Leaving the EU: Extension Period Negotiations — [Mr Laurence Robertson in the Chair]

Part of the debate – in Westminster Hall at 10:02 am on 22nd May 2019.

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Photo of Ben Bradley Ben Bradley Conservative, Mansfield 10:02 am, 22nd May 2019

It is time for change, as my hon. Friend says from a sedentary position. There are two ways we can proceed: either we revoke article 50, which is totally unacceptable, or we stand firm in our commitment to leave on 31 October, come what may. A good deal would be great; no deal would be okay. Either way, we have to leave and we have to honour the promise that we made to the public.

It is clear that the Prime Minister cannot get a better deal, as she has shown that she will not leave without the EU’s agreement. A new leader might be able to do something different, but the vital thing is that there can be no more delay and no more trying to fudge the withdrawal agreement into something acceptable, because it will not happen and is wasting time.

My hon. Friend the Member for Hornchurch and Upminster is absolutely right about what needs to happen now. She went into great detail about plans that need to be put in place for our exit on 31 October. We should keep trying to agree something; we have time, so we should keep trying. However, if the European Union sticks to its word, at the end of October we will probably be faced with the decision to leave without an agreement, or to stay in the EU. I will certainly not be a part of any party or group that tries to block or overturn Brexit at that point. We have to leave.

I ask my hon. Friend the Minister to reassure me on the points raised by our hon. Friend the Member for Hornchurch and Upminster. Will he assure us all that we are planning properly for our departure; that we will lay out our plans for the UK’s key priorities for trade and future relationships if we leave on WTO terms; that we have put in motion plans to mitigate the short-term adverse impacts; that we will ensure we have the necessary agreements in place to keep things moving; that we are looking at the practical delivery, not just the theory, of alternative proposals for the Irish border; and that the attitude of the Government and the civil service will be one of steely determination to deliver the smoothest possible exit on those terms, as it now seems the most likely outcome? It should be perfectly possible, as we will have had six months more to prepare than we had expected. The Minister’s predecessor, my hon. Friend Chris Heaton-Harris, was adamant at the time of his resignation that we are as prepared as we could be, and I trust that that remains true.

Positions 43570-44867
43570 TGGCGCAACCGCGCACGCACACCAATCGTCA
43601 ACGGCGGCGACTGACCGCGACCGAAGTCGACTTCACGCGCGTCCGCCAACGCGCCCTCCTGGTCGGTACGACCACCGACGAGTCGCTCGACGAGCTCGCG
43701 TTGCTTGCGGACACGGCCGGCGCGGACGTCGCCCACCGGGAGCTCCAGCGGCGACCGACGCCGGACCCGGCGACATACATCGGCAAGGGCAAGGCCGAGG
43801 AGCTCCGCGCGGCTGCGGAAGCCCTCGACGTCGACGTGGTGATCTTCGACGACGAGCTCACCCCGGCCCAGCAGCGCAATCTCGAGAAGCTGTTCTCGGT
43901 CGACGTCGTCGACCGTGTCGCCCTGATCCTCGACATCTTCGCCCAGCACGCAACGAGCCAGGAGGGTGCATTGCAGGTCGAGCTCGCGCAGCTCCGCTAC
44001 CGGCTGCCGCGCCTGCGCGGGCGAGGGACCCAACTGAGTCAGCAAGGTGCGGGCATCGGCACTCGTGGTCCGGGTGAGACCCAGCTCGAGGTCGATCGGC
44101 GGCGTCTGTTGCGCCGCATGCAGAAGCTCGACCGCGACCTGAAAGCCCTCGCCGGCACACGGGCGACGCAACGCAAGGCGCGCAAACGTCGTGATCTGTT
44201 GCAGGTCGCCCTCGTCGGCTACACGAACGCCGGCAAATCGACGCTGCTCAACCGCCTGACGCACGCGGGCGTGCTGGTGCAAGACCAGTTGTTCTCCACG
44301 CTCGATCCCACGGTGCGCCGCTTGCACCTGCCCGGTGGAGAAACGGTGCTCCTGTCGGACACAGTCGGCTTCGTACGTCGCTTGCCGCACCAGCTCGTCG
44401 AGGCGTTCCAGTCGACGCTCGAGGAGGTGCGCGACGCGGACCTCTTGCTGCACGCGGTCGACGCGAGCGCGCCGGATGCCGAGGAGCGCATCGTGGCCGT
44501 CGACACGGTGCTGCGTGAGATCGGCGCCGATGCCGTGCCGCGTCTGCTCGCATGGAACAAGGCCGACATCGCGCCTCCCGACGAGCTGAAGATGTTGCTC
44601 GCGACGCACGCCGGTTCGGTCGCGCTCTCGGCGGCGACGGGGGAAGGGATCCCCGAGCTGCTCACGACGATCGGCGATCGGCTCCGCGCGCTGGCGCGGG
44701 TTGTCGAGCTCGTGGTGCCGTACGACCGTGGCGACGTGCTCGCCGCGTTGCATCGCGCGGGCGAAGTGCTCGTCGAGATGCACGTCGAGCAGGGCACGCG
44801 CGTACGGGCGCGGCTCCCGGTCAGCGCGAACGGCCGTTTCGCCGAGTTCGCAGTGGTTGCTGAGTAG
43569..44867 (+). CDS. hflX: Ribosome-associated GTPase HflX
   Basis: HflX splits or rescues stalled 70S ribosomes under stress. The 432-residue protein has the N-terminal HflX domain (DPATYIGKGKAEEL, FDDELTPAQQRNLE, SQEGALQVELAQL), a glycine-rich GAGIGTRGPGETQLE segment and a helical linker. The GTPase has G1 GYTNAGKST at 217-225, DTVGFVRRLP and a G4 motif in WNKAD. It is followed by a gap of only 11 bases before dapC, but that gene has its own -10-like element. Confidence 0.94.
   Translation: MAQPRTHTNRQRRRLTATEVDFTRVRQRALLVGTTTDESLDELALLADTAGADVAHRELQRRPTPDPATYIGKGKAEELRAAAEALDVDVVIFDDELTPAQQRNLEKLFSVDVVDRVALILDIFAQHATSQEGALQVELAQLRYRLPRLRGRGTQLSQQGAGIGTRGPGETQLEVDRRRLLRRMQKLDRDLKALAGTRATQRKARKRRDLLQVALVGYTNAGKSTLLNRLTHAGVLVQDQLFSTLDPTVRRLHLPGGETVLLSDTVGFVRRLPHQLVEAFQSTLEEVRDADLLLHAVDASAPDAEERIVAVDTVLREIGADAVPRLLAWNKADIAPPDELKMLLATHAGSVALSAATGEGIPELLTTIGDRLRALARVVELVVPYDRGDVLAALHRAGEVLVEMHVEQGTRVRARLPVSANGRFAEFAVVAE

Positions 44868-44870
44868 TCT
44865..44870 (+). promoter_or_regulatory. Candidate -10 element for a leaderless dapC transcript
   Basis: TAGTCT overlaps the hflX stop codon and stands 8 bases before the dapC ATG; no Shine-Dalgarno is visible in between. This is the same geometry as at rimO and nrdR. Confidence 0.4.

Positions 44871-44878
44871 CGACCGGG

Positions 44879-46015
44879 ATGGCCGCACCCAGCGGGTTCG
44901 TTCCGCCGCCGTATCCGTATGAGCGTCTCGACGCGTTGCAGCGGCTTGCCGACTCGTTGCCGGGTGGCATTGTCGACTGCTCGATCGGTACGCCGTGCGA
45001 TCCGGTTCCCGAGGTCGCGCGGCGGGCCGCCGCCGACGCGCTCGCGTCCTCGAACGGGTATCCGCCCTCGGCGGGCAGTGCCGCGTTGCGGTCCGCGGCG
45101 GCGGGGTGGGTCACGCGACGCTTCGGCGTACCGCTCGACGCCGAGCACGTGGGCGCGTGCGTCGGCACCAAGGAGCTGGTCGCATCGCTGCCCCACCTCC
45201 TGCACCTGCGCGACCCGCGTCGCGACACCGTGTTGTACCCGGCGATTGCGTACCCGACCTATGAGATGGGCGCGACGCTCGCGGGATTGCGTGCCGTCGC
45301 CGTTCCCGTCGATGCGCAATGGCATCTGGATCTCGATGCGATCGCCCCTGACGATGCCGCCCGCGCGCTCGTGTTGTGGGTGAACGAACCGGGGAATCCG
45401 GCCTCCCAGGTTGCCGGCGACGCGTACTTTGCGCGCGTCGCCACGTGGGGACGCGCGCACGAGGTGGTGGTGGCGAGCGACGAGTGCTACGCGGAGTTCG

We cannot start to heal the divisions that exist in this country until we have left the European Union. We cannot seek to restore trust and reaffirm democracy in this country until we have left the European Union. Anybody who wishes to lead this country and start to implement the positive, small “c” conservative agenda that those of us on the Government side of the House crave must first get their hands dirty with Brexit solutions, not just soundbites. They need to deliver and get us out on 31 October at the very latest, or we can be sure that, come the next election, no Conservative leader will deliver anything for a very long time. I know the Minister understands that.

It is not only faith in the Prime Minister and the Conservative party that has been shaken by broken Brexit promises; it is faith in our entire political system and its institutions, and in politics as a whole. That faith is not lost forever, but every day that we drift on without showing clear determination to honour the referendum result makes it harder to recover that trust. I hope the Minister can assure me that in his role with responsibility for preparing our leaving without an agreement, and in the absence of a deal that works for the UK, he is confident that everything is being done to ensure that we are in a position to leave on 31 October.